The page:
This article is from the Fractal FAQ, by Ermel Stepp firstname.lastname@example.org with numerous contributions by others.
A common source for 3-D fractals is to compute Julia sets with
quaternions instead of complex numbers. The resulting Julia set is four
dimensional. By taking a slice through the 4-D Julia set (e.g. by fixing one
of the coordinates), a 3-D object is obtained. This object can then be
displayed using computer graphics techniques such as ray tracing.
View Frank Rousells hyperindex of clickable/retrievable 3D images:
The papers to read on this are:
1. J. Hart, D. Sandin and L. Kauffman, Ray Tracing Deterministic 3-D
Fractals, _SIGGRAPH_, 1989, pp. 289-296.
2. A. Norton, Generation and Display of Geometric Fractals in 3-D,
_SIGGRAPH_, 1982, pp. 61-67.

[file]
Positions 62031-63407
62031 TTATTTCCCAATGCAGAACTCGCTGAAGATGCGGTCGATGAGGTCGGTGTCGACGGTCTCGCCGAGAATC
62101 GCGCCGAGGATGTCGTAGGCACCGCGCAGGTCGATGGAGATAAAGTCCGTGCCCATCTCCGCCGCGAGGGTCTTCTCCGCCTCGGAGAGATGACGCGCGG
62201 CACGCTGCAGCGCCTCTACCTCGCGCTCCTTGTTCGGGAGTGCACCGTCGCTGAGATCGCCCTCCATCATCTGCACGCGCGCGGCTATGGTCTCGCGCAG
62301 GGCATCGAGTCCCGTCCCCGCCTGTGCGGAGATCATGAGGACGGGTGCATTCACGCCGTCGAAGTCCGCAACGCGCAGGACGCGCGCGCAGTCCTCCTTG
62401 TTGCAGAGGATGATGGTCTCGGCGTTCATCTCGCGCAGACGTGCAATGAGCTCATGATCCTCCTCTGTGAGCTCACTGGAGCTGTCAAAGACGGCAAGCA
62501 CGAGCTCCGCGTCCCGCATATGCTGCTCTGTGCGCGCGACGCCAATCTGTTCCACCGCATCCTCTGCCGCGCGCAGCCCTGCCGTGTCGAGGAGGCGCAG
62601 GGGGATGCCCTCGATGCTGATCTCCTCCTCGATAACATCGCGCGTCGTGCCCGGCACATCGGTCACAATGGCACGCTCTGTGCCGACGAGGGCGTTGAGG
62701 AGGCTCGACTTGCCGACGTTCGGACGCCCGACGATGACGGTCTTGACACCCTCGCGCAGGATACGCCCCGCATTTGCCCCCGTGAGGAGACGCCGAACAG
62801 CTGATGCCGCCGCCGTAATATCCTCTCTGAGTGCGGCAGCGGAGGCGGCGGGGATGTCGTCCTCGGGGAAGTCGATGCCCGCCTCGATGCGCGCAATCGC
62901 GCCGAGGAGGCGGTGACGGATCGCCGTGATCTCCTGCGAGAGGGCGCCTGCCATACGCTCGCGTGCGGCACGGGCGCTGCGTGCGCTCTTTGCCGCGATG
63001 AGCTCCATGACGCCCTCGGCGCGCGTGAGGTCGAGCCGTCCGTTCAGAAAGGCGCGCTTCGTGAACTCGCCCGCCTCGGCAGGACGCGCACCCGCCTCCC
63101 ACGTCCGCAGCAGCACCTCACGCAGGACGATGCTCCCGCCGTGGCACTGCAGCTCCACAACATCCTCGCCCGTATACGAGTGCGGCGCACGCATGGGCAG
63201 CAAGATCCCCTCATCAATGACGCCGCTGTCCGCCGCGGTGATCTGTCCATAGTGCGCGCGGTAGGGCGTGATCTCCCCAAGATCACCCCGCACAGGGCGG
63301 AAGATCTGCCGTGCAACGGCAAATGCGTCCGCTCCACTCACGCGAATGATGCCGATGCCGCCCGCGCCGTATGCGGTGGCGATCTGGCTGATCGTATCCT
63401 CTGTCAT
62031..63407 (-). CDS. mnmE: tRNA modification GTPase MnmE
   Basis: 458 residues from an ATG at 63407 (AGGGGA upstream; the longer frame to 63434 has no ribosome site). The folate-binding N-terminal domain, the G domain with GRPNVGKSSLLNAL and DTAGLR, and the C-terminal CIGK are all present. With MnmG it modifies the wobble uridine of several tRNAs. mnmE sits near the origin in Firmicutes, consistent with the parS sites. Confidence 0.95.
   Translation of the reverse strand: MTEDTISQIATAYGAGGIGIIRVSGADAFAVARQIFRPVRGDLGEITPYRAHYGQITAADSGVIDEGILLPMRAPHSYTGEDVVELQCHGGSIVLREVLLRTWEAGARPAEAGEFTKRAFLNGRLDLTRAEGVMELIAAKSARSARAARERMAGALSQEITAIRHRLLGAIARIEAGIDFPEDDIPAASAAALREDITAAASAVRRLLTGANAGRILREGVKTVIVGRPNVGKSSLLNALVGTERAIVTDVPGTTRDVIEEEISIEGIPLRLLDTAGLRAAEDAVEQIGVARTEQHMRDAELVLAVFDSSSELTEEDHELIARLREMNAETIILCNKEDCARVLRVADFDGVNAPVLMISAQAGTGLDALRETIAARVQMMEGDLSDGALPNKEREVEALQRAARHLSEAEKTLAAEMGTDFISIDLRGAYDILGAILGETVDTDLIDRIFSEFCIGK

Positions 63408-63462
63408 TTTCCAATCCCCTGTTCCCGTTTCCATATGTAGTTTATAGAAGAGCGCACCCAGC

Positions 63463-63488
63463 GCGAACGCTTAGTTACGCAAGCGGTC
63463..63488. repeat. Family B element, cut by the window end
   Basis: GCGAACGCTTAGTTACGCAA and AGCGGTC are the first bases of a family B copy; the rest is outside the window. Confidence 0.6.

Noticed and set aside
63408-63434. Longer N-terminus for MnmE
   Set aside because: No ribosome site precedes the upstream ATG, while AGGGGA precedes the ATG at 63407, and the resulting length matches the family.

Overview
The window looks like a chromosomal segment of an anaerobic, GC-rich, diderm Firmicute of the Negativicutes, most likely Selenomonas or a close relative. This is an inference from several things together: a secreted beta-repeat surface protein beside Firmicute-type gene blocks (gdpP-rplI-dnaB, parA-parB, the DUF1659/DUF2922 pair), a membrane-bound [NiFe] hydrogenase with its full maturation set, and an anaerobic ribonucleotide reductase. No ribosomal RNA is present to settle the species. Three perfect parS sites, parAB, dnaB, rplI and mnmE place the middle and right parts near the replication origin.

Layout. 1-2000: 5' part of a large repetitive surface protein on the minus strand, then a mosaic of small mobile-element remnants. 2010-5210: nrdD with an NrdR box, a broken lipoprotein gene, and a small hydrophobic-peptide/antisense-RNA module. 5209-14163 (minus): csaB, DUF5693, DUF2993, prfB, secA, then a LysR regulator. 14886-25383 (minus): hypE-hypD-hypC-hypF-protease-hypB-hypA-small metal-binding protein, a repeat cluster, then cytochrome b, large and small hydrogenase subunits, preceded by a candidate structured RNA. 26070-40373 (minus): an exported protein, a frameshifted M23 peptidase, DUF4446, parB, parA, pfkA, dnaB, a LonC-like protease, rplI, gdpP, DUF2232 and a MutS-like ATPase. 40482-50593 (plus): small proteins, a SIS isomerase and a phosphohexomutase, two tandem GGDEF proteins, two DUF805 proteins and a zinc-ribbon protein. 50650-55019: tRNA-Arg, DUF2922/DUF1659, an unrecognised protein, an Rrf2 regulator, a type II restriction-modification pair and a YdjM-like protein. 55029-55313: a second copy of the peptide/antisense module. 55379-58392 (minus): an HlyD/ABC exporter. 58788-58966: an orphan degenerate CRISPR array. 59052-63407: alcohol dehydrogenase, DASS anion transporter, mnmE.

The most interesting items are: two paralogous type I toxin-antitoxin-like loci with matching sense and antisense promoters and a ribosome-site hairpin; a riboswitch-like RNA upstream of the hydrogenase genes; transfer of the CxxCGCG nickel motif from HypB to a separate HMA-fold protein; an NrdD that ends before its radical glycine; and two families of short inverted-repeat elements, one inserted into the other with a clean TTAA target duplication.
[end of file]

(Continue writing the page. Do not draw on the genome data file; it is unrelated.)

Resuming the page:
3. A. Norton, Julia Sets in the Quaternions, _Computers and Graphics,_
13, 2 (1989), pp. 267-278. Two papers on cubic polynomials, which can
be used to generate 4-D fractals:
1. B. Branner and J. Hubbard, The iteration of cubic polynomials, part I.,
_Acta Math_ 66 (1988), pp. 143-206.
2. J. Milnor, Remarks on iterated cubic maps, This paper is available from
anonymous ftp: math.sunysb.edu:/preprints/ims90-6.ps.Z . Published in
1991 SIGGRAPH Course Notes #14: Fractal Modeling in 3D Computer
Graphics and Imaging.
Instead of quaternions, you can of course use other functions. For instance,
you could use a map with more than one parameter, which would generate
a higher-dimensional fractal.
Another way of generating 3-D fractals is to use 3-D iterated function
systems (IFS). These are analogous to 2-D IFS, except they generate points
in a 3-D space.
A third way of generating 3-D fractals is to take a 2-D fractal such as the
Mandelbrot set, and convert the pixel values to heights to generate a 3-D
"Mandelbrot mountain". This 3-D object can then be rendered with normal
computer graphics techniques.